To see how a chi-square hypothesis test works with a multinomial experiment, we will investigate the following two examples.

### Example 1: A Fair Coin

A fair coin has a equal probability of 1/2 of coming up heads or tails. We toss a coin 1000 times and record the results of a total of 580 heads and 420 tails. We want to test the hypothesis at a 95% level of confidence that the coin we flipped is fair. More formally, the null hypothesis *H*_{0} is that the coin is fair. Since we are comparing observed frequencies of results from a coin toss to the expected frequencies from an idealized fair coin, a chi-square test should be used.

### Compute the Chi-Square Statistic

We begin by computing the chi-square statistic for this scenario. There are two events, heads and tails. Heads has an observed frequency of *f*_{1} = 580 with expected frequency of *e*_{1} = 50% x 1000 = 500. Tails has an observed frequency of *f*_{2} = 420 with expected frequency of *e*_{1} = 500.

We now use the formula for the chi-square statistic and see that χ^{2} = (*f*_{1} - *e*_{1} )^{2}/*e*_{1} + (*f*_{2} - *e*_{2} )^{2}/*e*_{2}= 80^{2}/500 + (-80)^{2}/500 = 25.6.

### Find the Critical Value

Next we need to find the critical value for the proper chi-square distribution. Since there are two outcomes for the coin there are two categories to consider. The number of degrees of freedom is one less than the number of categories: 2 - 1 = 1. We use the chi-square distribution for this number of degrees of freedom and see that χ^{2}_{0.95}=3.841.

### Reject or Fail to Reject?

Finally we compare the calculated chi-square statistic with the critical value from the table. Since 25.6 > 3.841, we reject the null hypothesis that this is a fair coin.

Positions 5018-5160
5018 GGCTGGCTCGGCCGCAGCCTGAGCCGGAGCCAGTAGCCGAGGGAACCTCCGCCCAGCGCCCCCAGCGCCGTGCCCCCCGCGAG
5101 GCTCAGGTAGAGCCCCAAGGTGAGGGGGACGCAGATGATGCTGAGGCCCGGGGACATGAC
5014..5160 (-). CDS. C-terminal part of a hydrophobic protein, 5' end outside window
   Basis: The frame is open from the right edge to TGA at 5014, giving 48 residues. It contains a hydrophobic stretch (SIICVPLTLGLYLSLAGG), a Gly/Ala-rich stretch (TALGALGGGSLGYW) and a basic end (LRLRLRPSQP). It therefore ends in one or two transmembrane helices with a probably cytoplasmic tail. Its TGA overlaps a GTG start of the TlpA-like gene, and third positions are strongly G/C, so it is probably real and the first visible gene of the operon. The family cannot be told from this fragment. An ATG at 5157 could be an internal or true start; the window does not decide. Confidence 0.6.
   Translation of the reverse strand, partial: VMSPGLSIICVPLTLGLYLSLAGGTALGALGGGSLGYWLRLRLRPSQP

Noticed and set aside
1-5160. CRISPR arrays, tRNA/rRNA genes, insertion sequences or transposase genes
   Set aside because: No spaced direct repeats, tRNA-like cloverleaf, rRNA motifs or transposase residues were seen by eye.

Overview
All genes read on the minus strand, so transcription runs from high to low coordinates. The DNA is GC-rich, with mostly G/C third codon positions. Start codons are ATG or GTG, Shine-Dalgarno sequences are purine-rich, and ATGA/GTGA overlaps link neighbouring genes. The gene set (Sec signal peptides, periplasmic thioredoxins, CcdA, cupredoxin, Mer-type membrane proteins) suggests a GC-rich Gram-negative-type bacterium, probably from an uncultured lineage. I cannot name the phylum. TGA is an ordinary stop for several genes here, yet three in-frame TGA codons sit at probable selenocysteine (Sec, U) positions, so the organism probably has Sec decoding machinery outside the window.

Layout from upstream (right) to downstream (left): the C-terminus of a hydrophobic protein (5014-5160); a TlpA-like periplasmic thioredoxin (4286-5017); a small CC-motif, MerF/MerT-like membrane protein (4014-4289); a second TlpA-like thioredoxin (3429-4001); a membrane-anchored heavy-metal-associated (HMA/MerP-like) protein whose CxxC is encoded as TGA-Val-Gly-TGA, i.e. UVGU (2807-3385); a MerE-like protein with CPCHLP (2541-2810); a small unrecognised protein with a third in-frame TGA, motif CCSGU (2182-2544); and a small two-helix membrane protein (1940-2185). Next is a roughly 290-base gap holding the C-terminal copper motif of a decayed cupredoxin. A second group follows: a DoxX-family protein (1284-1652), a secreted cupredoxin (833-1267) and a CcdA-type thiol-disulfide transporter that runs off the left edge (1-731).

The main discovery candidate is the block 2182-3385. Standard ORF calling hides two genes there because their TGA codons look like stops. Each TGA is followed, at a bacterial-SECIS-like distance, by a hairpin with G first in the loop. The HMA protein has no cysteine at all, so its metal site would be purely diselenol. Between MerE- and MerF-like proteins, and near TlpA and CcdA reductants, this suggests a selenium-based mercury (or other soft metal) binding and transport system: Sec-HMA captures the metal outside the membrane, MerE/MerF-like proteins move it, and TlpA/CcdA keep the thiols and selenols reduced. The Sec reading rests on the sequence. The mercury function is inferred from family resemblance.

### Example 2: A Fair Die

A fair die has a equal probability of 1/6 of rolling a one, two, three, four, five or six. We roll a die 600 times and note that we roll a one 106 times, a two 90 times, a three 98 times, a four 102 times, a five 100 times and a six 104 times. We want to test the hypothesis at a 95% level of confidence that we have a fair die.

### Compute the Chi-Square Statistic

There are six events, each with expected frequency of 1/6 x 600 = 100. The observed frequencies are *f*_{1} = 106, *f*_{2} = 90, *f*_{3} = 98, *f*_{4} = 102, *f*_{5} = 100, *f*_{6} = 104,

We now use the formula for the chi-square statistic and see that χ^{2} = (*f*_{1} - *e*_{1} )^{2}/*e*_{1} + (*f*_{2} - *e*_{2} )^{2}/*e*_{2}+ (*f*_{3} - *e*_{3} )^{2}/*e*_{3}+(*f*_{4} - *e*_{4} )^{2}/*e*_{4}+(*f*_{5} - *e*_{5} )^{2}/*e*_{5}+(*f*_{6} - *e*_{6} )^{2}/*e*_{6} = 1.6.

### Find the Critical Value

Next we need to find the critical value for the proper chi-square distribution. Since there are six categories of outcomes for the die, the number of degrees of freedom is one less than this: 6 - 1 = 5. We use the chi-square distribution for five degrees of freedom and see that χ^{2}_{0.95}=11.071.

### Reject or Fail to Reject?

Finally we compare the calculated chi-square statistic with the critical value from the table. Since the calculated chi-square statistic is 1.6 < 11.071, we do not reject the null hypothesis that this is a fair die.